Re: Exposing resources/services vs hiding implementationdetail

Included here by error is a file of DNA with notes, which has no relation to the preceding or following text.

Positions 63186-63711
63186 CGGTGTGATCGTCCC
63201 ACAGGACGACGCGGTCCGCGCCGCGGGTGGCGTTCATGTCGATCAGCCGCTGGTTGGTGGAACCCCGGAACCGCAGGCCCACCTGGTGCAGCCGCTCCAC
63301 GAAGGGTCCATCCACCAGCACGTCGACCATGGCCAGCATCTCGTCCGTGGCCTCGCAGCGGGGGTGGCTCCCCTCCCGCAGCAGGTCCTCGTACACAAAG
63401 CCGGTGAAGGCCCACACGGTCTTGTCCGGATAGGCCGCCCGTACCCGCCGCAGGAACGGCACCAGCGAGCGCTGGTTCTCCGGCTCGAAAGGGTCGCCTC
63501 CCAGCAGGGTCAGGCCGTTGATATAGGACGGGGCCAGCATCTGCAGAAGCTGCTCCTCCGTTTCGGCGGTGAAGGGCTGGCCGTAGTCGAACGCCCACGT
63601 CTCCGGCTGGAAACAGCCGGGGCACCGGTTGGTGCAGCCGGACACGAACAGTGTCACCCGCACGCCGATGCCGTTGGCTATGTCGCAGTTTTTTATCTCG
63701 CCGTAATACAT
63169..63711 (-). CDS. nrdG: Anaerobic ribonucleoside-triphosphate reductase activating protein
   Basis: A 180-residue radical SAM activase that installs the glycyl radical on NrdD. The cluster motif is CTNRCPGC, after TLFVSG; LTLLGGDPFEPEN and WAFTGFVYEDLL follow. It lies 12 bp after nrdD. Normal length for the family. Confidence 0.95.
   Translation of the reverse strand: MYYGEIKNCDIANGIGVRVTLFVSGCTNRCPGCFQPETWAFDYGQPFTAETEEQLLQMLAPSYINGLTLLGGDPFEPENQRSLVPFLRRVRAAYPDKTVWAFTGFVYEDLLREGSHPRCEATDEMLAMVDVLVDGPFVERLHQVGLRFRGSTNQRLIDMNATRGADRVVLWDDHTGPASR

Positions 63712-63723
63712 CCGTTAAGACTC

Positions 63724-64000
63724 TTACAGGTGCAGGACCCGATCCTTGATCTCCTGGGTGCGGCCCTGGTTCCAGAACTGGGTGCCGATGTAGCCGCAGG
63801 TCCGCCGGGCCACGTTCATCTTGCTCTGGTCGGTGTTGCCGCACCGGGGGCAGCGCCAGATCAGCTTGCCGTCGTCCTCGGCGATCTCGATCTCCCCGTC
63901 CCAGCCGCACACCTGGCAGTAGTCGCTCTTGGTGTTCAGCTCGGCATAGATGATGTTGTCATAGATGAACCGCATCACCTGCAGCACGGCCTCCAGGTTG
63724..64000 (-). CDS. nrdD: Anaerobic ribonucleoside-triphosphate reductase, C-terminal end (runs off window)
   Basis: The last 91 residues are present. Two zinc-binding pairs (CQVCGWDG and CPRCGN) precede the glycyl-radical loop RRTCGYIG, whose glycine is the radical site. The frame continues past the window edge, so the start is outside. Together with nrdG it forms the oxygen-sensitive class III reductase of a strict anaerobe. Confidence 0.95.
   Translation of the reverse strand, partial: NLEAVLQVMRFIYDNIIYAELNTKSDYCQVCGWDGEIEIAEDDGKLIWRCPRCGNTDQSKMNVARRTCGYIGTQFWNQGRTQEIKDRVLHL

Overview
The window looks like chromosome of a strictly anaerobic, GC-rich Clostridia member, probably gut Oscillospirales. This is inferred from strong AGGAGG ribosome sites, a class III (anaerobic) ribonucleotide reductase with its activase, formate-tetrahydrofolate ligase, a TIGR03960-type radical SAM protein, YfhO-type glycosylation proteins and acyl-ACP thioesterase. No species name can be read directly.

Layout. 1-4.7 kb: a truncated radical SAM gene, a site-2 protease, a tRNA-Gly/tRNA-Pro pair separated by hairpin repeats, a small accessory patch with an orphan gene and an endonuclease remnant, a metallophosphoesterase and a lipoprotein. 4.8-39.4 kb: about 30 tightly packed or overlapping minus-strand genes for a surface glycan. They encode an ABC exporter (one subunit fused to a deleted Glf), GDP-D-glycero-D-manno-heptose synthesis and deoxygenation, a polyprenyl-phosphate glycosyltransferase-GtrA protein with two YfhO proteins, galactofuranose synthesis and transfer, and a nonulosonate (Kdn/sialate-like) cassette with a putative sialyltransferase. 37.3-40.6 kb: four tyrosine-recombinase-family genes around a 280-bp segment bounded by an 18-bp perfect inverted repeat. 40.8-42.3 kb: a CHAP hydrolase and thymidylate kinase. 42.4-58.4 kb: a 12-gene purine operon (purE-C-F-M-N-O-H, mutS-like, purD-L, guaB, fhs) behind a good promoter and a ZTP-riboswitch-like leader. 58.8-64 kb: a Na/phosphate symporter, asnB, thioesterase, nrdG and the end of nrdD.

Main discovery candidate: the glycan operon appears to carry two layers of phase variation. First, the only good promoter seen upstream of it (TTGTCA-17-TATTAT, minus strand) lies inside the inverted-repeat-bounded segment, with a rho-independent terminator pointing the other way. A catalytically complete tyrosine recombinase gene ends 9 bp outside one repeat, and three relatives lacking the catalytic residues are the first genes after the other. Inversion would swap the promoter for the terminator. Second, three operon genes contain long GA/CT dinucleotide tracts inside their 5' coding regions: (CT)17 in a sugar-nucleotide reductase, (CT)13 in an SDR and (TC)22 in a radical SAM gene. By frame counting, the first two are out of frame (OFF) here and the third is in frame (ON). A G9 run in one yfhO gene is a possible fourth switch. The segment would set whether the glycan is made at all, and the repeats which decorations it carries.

Michael Champion wrote: > On Apr 5, 2005 11:42 AM, Jan Algermissen <jalgermissen@t...> wrote: > >> the extreme of providing a >>single poiunt of access (e.g. http://foo.org/myService ) to POST >>everything to just doesn't seem to cut it when it comes to scalability >>and integratability. >> >>But maybe I misunderstand your point. > > My point is to ask for evidence to support that assertion, especially > since one has to add "security" to the list of necessary properties > for a Web application in today's world. * Caching proxies will cache the results of a GET but not a POST. A client can similarly cache the results. This can all happen independently of the particulars of the message exchange. This can directly help scalability, especially if I've got a service like Akamai deployed between me and my users. * If I can retrieve a representation of a resource via GET, then one method of integration is the simple link. * You're free to manage your URL space, changing its structure without impact to me by applying simple HTTP rewrites, and a 302. No need for me to learn a new request format/location/etc. * Fine-grained security is much easier to achieve when you can identify the resources under control with their own URIs. Web servers allow security constraints to be applied based on request method -- you don't have to hide it all behind POST, see for example, . * Auditing of your application usage can be as simple as mining your web server logs. Cheers, L. . http://norman.walsh.name/2005/02/22/limitexcept
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